TALCOTT: The Transgender Athlete Debate Forces Us To Make A Choice. Both Are Unfair

Shelby Talcott Senior White House Correspondent
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There’s no doubt in my mind that allowing biological men – ie transgender women – to compete in women’s sports is dangerous and unfair to countless females working under the assumption they will compete on an otherwise level playing field.

Let me give a little background. Prior to working as a journalist, my life was primarily spent playing tennis and training to play tennis. I accepted a full scholarship to the University of Iowa after a fulfilling and eventful junior career – especially considering my late start in the sport.

At Iowa, I competed in singles and doubles both at and near the top of the lineup for all four years. I clinched matches for my team, notched some top wins for myself and sacrificed a “normal” college social life to earn the full scholarship. When I graduated, I turned pro, wanting nothing more than to continue competing.

Today, I’m reflecting on the unique life that being an athlete gave me. I’ve thought about the lessons I’ve learned, the countries I’ve competed in and the experiences afforded to me because of tennis. This self reflection comes at a time when the Biden administration is pushing to allow transgender athletes to compete in female sports. Older now, I’ve realized something:

I’m scared for my future daughter and for the next generation of young girls. I’m scared that they won’t have the option of earning the experiences that I’ve been afforded, and I worry that the future of female sports is in question.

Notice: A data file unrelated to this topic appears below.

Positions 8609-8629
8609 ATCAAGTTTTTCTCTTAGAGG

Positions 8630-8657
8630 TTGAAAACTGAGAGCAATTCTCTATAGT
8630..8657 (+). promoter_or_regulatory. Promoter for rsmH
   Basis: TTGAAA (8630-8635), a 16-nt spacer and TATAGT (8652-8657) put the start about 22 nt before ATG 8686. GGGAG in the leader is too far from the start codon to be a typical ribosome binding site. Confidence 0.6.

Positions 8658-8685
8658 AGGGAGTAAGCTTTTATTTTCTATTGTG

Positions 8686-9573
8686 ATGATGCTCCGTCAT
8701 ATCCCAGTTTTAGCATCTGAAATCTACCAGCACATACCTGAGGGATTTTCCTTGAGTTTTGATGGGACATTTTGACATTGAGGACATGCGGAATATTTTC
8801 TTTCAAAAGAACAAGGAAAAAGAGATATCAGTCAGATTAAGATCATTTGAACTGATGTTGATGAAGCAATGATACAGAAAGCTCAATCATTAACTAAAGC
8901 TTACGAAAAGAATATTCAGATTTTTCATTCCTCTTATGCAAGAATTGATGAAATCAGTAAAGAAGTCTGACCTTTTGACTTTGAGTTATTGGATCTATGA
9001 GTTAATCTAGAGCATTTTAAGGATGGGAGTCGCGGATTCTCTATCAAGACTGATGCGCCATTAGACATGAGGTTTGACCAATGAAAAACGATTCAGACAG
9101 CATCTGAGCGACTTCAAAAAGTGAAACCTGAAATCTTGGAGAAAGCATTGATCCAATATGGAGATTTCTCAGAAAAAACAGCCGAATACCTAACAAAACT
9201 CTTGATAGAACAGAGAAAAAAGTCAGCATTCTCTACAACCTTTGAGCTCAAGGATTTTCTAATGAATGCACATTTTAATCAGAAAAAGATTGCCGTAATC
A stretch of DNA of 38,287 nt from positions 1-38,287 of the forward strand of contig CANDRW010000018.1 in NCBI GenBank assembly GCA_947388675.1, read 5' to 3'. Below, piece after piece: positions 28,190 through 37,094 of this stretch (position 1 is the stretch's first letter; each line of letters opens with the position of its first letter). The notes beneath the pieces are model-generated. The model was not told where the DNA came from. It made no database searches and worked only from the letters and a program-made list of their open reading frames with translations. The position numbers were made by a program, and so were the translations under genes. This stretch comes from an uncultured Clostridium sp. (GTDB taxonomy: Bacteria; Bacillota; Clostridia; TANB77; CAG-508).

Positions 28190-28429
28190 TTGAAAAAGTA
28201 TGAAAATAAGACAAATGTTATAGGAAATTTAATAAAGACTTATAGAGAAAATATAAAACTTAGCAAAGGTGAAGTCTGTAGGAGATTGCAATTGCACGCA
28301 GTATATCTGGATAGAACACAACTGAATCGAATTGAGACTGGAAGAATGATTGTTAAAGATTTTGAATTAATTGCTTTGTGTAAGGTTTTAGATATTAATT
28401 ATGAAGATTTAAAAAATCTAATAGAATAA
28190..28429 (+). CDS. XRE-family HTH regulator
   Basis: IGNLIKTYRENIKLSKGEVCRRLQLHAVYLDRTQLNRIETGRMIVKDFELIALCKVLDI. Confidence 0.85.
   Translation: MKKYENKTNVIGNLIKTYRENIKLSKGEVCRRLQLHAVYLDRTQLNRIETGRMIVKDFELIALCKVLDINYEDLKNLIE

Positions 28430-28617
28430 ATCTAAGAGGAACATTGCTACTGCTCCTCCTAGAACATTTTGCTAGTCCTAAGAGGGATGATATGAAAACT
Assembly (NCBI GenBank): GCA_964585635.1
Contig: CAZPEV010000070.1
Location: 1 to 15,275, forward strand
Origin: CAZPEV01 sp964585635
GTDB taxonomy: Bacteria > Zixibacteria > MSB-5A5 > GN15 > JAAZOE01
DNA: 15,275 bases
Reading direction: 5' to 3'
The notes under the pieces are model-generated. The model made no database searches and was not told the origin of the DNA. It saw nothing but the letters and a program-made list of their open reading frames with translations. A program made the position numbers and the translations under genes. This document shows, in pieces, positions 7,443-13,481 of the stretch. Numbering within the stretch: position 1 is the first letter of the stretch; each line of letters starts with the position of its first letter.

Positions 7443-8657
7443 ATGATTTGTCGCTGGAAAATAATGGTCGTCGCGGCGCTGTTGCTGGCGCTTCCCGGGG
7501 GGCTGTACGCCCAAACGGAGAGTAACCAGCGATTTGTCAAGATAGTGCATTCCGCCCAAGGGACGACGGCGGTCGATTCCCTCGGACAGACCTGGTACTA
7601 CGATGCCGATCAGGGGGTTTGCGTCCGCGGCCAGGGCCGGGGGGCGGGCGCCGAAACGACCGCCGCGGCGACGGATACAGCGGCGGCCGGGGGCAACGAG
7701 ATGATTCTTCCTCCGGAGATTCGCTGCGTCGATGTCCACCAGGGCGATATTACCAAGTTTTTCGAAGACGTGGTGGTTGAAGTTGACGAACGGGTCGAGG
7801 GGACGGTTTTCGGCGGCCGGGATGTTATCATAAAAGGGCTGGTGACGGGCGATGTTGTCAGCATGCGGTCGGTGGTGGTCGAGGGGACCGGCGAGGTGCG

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Transgender athletes competing in female sports is a tough topic to discuss right now, and many are understandably shying away from talking about it. I think it’s time to speak up, however, because the repercussions for biological females could be devastating.

First: There’s a difference in biological males and biological females, even after hormone treatment

Even after one year of hormone therapy, a recent study published in the British Journal of Sports Medicine found that transgender women still hold an edge over biological females. The study kept track of things like situps, pushups and track times.

“For the first two years after starting hormones, the trans women in their review were able to do 10 percent more pushups and 6 percent more situps than their cisgender female counterparts,” NBC News noted in an article published in January 2021.

Following the two years, the study deemed transgender women to be “fairly equivalent” to biological females for pushups and situps. Running times, however, were a different story. Although times declined, transgender women were still a whole 12% faster on a 1.5 mile run than biological females two years on, the study found.

This particular study doesn’t even get into the very real debate among researchers about whether testosterone’s effect on physiology when a male is undergoing puberty could be permanent. Nor does it dive into possible differences regarding things like muscle mass or lung capacity.

Biological women, for example, have smaller breathing muscles, lungs and airways than their male counterparts.

“The volume of adult female lungs is typically 10-12% smaller than that of males who have the same height and age,” one study has noted.

If we’re being completely honest as a society that has fought for women’s rights and equality, then this much should be acknowledged: There’s not currently enough evidence backing up theories that biological males become athletically equal to biological females through the transitioning process. Therefore, we have not proven that transgender athletes competing in women’s sports wouldn’t hurt biological females.